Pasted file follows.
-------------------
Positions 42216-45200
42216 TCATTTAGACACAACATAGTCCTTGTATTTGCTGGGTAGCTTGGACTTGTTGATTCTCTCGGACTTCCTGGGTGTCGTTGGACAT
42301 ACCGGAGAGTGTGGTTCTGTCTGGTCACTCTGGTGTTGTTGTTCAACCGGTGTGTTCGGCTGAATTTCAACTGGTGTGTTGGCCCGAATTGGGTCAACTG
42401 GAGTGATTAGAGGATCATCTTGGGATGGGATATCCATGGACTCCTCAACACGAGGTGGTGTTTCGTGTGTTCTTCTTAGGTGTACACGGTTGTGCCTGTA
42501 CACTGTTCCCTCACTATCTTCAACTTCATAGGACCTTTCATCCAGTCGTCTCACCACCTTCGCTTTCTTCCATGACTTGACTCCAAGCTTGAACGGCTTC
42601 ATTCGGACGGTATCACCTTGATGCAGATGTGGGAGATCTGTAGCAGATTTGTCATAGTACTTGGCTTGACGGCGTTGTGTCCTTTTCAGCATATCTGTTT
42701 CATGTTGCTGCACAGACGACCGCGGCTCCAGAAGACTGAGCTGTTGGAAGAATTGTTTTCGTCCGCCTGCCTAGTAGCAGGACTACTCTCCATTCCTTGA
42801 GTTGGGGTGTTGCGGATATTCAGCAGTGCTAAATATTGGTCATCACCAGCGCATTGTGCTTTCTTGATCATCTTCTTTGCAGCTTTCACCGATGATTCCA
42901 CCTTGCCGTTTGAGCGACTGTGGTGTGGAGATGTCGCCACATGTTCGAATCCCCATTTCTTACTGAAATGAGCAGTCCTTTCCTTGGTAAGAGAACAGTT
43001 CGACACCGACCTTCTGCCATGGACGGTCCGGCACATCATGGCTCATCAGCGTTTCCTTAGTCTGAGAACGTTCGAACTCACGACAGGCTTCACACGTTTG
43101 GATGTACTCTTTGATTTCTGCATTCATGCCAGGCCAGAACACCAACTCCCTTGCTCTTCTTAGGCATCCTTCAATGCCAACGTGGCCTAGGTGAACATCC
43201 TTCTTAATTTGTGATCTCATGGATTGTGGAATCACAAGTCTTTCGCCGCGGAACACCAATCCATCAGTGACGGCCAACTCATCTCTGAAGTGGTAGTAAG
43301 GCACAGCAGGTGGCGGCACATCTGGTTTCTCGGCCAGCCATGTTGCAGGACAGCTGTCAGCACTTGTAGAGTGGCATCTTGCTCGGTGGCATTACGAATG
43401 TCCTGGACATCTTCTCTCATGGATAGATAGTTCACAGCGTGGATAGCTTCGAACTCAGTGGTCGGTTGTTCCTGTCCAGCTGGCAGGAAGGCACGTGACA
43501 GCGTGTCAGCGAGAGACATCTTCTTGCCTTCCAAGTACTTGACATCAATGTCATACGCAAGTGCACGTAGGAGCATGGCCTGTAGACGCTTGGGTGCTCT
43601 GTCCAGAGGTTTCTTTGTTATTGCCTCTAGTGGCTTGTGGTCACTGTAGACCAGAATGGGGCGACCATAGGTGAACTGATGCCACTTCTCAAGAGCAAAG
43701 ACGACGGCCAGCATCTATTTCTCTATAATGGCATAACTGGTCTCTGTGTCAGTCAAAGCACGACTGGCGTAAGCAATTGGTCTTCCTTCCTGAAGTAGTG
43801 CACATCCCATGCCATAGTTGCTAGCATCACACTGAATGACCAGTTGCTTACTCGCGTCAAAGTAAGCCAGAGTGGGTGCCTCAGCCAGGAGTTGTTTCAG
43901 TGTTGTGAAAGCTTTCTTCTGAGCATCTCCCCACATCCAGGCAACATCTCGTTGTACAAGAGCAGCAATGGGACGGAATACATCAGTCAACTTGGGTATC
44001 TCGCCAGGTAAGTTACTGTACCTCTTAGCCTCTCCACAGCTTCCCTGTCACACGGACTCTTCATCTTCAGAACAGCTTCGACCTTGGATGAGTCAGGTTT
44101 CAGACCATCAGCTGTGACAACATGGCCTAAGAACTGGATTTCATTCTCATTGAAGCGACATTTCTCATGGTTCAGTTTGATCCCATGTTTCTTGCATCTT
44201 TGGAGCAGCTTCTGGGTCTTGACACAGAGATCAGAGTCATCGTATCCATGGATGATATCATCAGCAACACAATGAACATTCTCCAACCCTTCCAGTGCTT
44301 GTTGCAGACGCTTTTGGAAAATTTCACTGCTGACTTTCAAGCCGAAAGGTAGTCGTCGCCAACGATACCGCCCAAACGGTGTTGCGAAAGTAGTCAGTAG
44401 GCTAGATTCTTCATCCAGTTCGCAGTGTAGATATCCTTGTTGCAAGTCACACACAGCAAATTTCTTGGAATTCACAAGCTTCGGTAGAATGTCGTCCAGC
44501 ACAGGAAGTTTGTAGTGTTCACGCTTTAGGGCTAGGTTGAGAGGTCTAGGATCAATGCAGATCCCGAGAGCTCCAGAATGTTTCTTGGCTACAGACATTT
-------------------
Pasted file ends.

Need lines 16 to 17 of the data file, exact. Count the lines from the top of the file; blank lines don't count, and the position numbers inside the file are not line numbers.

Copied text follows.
43601 GTCCAGAGGTTTCTTTGTTATTGCCTCTAGTGGCTTGTGGTCACTGTAGACCAGAATGGGGCGACCATAGGTGAACTGATGCCACTTCTCAAGAGCAAAG
43701 ACGACGGCCAGCATCTATTTCTCTATAATGGCATAACTGGTCTCTGTGTCAGTCAAAGCACGACTGGCGTAAGCAATTGGTCTTCCTTCCTGAAGTAGTG